# mathlibdocumentation

data.list.nat_antidiagonal

# Antidiagonals in ℕ × ℕ as lists #

This file defines the antidiagonals of ℕ × ℕ as lists: the n-th antidiagonal is the list of pairs (i, j) such that i + j = n. This is useful for polynomial multiplication and more generally for sums going from 0 to n.

## Notes #

Files data.multiset.nat_antidiagonal and data.finset.nat_antidiagonal successively turn the list definition we have here into multiset and finset.

The antidiagonal of a natural number n is the list of pairs (i, j) such that i + j = n.

Equations
@[simp]
theorem list.nat.mem_antidiagonal {n : } {x : × } :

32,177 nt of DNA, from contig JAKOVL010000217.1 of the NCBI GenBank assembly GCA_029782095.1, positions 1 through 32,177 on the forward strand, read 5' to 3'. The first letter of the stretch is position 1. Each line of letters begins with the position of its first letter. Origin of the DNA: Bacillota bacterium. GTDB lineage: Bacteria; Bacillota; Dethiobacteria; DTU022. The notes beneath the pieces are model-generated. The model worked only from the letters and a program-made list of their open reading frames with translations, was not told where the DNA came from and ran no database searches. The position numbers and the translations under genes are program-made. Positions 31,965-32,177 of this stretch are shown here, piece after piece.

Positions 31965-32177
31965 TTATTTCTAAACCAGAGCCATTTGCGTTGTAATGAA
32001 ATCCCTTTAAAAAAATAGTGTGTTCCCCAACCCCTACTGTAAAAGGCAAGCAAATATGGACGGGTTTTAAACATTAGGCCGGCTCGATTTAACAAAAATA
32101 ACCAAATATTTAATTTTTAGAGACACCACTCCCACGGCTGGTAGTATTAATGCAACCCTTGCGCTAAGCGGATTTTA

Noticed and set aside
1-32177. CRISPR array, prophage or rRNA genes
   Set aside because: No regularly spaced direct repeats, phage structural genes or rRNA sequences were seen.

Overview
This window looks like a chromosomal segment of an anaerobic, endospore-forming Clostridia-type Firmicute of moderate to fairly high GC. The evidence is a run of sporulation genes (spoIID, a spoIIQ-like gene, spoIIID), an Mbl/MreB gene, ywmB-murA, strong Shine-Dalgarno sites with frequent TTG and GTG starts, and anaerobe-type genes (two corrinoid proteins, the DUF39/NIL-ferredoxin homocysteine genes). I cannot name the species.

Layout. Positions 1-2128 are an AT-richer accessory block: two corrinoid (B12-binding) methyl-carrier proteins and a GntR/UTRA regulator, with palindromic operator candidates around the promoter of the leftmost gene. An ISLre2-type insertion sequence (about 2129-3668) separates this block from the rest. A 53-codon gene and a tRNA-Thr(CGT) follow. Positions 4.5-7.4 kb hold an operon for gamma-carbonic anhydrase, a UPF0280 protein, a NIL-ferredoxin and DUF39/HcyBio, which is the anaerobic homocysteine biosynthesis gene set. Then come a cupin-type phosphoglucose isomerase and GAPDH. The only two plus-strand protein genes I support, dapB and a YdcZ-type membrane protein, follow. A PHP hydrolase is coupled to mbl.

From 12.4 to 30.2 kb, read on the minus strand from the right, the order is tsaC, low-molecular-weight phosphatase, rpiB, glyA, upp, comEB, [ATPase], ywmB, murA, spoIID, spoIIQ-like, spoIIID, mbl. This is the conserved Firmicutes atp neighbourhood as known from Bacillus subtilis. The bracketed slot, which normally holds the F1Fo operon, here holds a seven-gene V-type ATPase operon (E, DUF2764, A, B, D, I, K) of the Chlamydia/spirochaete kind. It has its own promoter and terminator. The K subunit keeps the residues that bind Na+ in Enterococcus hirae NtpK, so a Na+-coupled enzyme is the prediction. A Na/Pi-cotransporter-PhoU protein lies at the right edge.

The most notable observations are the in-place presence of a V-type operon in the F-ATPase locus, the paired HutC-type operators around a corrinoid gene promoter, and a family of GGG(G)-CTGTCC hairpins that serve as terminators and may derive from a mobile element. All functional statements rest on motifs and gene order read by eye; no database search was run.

x.fst + x.snd = n

A pair (i, j) is contained in the antidiagonal of n if and only if i + j = n.

@[simp]
theorem list.nat.length_antidiagonal (n : ) :
= n + 1

The length of the antidiagonal of n is n + 1.

@[simp]
theorem list.nat.antidiagonal_zero  :
= [(0, 0)]

The antidiagonal of 0 is the list [(0, 0)]

theorem list.nat.nodup_antidiagonal (n : ) :

The antidiagonal of n does not contain duplicate entries.

@[simp]
theorem list.nat.antidiagonal_succ {n : } :
list.nat.antidiagonal (n + 1) = (0, n + 1) ::
theorem list.nat.antidiagonal_succ' {n : } :
list.nat.antidiagonal (n + 1) = ++ [(n + 1, 0)]
theorem list.nat.antidiagonal_succ_succ' {n : } :
list.nat.antidiagonal (n + 2) = (0, n + 2) :: ++ [(n + 2, 0)]